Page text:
Rav Chaim of Volozhon, (1749-1821), states in his book Nefesh HaChaim Sha'ar (3), "Apart from Him, blessed be He, there is nothing else whatsoever, in reality, from the highest of the high to the lowest depth of the earth …… all is filled with the essence of His pure unity, blessed be He." In other words, we do not exist independent and separate of G-d. Rather, we exist within G-d, as part of Him. Every moment of our existence is completely dependent upon Him, enveloped and permeated by Him alone. The sacrificial services in the temple acknowledged this awesome truth and enabled us to experience it.
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For instance, when the High Priest would utter G-d's name on Yom Kippur, everyone present would drop to the floor and prostrate themselves. Although the Temple was packed to capacity, miraculously everyone suddenly had plenty space to fully prostrate. They experienced unlimited space expansive and all-inclusive because they experienced G-d's boundless presence as the true space wherein they truly exist.
The Hebrew word for sacrifice is karbon, which is derived from the word karov to come close. The incense burnt in the Temple was called the ketoris, which means to tie. The goal of the Temple service was to feel close and tied to G-d. Rabbi Shimon bar Yochai, the author of the Zohar, said of himself, "I was bound to Him with one knot" (Zohar III, 288a, Idra Zutra).
When we ask, "may the fire of Israel and their prayers, with love, be received with will," "the fires of Israel" not only refer to the sacrifices but also our burning desire to experience ourselves completely subsumed within G-d's all-encompassing oneness, as Rabbi Shimon bar Yochai also said, "My soul was united to Him, burning for Him" (Zohar III, 292a).
This passion is what Rabbi Shneur Zalman of wrote in Liqqute Torah Beresheis (Vilna 1884 pg. 98): "The many waters of concern regarding one's livelihood and worldly thoughts cannot quench the love (for G-d) that is in the category of hidden love in the soul….. This is the category of the divine soul, whose nature is to ascend and be consumed upwards, as the flame flies upwards of its own accord."
When we tap our innate love for G-d we feel a burning passion to give ourselves over to G-d and experience our eternal connection. Think about those times you have felt one with someone. You bond with another person when you give yourself over to that person. The more completely we give of ourselves to each other, the more we feel connected. The ability of two people to give mutually is the gift of love. When we love someone, we not only give ourselves to the person, we also give him/her the opportunity to give him/herself to us.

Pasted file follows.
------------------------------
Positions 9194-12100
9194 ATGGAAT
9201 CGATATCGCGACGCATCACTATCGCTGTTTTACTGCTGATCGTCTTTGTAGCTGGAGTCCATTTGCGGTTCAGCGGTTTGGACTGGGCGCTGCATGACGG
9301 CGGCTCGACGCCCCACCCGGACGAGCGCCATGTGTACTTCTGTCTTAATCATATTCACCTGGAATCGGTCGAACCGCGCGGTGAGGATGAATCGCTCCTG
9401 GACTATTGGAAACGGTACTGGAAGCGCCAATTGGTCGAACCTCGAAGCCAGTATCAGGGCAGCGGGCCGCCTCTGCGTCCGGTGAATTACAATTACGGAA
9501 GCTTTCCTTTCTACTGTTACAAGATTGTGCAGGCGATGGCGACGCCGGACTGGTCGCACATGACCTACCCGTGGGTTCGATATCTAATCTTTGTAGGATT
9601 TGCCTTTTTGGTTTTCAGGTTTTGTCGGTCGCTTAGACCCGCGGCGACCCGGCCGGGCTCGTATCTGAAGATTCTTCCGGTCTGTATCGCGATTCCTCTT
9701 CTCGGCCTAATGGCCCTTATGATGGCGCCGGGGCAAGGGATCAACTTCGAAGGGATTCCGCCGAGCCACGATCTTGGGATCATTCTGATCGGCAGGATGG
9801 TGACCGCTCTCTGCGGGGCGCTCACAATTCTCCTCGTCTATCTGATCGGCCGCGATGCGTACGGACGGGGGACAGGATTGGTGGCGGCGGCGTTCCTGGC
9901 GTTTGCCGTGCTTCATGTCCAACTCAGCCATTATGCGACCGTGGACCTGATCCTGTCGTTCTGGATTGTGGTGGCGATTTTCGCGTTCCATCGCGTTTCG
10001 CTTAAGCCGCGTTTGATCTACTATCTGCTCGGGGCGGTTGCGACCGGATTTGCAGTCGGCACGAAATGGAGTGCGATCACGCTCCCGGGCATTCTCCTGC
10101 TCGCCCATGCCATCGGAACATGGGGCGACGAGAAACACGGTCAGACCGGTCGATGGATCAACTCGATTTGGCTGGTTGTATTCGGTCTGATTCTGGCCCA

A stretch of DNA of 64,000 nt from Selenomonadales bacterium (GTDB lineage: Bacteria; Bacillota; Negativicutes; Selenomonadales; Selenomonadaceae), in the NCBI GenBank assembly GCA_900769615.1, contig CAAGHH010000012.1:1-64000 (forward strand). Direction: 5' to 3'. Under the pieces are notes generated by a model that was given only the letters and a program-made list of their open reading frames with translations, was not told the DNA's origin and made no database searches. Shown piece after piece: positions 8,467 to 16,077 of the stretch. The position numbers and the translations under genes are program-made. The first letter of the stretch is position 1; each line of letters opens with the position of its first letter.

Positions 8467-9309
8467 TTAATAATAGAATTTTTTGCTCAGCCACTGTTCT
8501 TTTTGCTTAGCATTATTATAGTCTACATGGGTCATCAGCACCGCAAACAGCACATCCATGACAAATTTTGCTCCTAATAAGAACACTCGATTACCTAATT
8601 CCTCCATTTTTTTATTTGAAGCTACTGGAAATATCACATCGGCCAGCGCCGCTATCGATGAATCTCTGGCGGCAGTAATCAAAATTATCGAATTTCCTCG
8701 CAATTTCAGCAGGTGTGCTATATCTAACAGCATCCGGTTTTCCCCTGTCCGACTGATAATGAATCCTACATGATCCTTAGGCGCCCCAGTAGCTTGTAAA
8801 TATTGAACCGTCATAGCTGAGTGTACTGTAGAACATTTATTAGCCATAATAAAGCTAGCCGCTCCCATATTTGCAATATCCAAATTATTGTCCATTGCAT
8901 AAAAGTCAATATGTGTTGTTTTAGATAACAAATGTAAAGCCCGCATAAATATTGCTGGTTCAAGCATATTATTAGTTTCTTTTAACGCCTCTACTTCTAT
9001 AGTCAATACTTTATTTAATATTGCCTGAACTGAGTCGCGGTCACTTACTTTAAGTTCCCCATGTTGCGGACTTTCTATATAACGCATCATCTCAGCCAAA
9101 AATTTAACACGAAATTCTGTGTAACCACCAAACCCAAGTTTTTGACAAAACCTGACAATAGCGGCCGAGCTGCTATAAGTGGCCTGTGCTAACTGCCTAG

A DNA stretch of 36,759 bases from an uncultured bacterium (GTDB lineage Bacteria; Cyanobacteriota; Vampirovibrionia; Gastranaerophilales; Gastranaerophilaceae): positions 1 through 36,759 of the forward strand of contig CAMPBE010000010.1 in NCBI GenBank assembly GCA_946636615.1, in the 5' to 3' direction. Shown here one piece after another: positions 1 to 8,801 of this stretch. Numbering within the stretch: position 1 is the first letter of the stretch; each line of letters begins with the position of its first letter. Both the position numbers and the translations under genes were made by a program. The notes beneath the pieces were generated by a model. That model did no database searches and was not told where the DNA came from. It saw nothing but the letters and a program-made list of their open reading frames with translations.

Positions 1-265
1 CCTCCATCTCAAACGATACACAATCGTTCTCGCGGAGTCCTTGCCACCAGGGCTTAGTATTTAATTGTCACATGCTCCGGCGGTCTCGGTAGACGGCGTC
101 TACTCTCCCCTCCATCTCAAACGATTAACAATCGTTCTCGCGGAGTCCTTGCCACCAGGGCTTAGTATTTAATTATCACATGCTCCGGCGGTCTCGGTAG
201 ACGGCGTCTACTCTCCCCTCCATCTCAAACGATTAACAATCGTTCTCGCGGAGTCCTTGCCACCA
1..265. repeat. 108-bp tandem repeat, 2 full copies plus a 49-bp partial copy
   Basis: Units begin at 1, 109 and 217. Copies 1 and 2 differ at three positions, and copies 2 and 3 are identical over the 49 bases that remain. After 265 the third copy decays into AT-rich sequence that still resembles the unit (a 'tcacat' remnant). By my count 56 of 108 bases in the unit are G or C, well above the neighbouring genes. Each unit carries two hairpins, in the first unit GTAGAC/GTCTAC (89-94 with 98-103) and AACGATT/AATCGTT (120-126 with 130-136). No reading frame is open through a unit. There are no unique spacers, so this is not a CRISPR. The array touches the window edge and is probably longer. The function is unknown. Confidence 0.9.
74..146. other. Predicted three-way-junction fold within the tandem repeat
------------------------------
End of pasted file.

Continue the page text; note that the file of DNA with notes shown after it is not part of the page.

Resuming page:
I once heard a story about a man who gave himself completely to his wife, but nonetheless she wanted a divorce. He could not understand it isn't love about giving? While he had the first part of the equation correct, he forgot about the second part: He did not give her the opportunity to give to him. He felt deeply connected to his wife, but she felt none in return because he never allowed her to do for him. We feel connected to people through giving. If we do not allow people to give to us, we do not give them the opportunity to love us.
The relationship between parents and children is a good example. Parents feel much closer to their children than children feel toward their parents. As parents, we remember how we changed their diapers, cleaned up their mess, wiped their tears when they scraped their knees and rushed to the doctor to get stitches. Most children do not remember any of these things. As adults, we never remember how much our parents gave us. Parents give to their children constantly and therefore feel deeply connected to them. The more we give to somebody, the more we invest ourselves in them, the more they become part of us and the more we love them.
This is the basic purpose of all mitzvos commandments; our true joy in serving G-d. The greatest gift that G-d gives us is the opportunity for us to give to Him. And the more we are able to give of ourselves to G-d the more we experience our eternal bond.
The sacrificial service gave expression to our burning desire to give our lives completely to G-d, to remove the physical barriers of flesh that set us apart from G-d and experience at-one-ment. G-d, of-course, does not want us to give up our lives. He rather us give expression and outlet to our burning passion to bond with Him by offering up a sacrifice instead of our own life. However, today, most people are disconnected from their true self and do not feel an irresistible drive to give their life to G-d. This is probably why the Holy Temple and the sacrifices have not yet been restored.
For more on this topic see "The Secret Life of G-d: Discovering the Divine within you"
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Rabbi David Aaron is the founder and dean of Isralight, an international organization with programming in Israel, New York South Florida, Philadelphia, Los Angeles and Toronto. He has taught and inspired thousands of Jews who are seeking meaning in their lives and a positive connection to their Jewish roots.
He is the author of the newly released, The Secret Life of G-d, and Endless Light: The Ancient Path of Kabbalah to Love, Spiritual Growth and Personal Power , Seeing G-d and Love is my religion. (Click on links to purchase books. Sales help fund JWR.) He lives in the old City of Jerusalem with his wife and their seven children.
© 2005, Rabbi David Aaron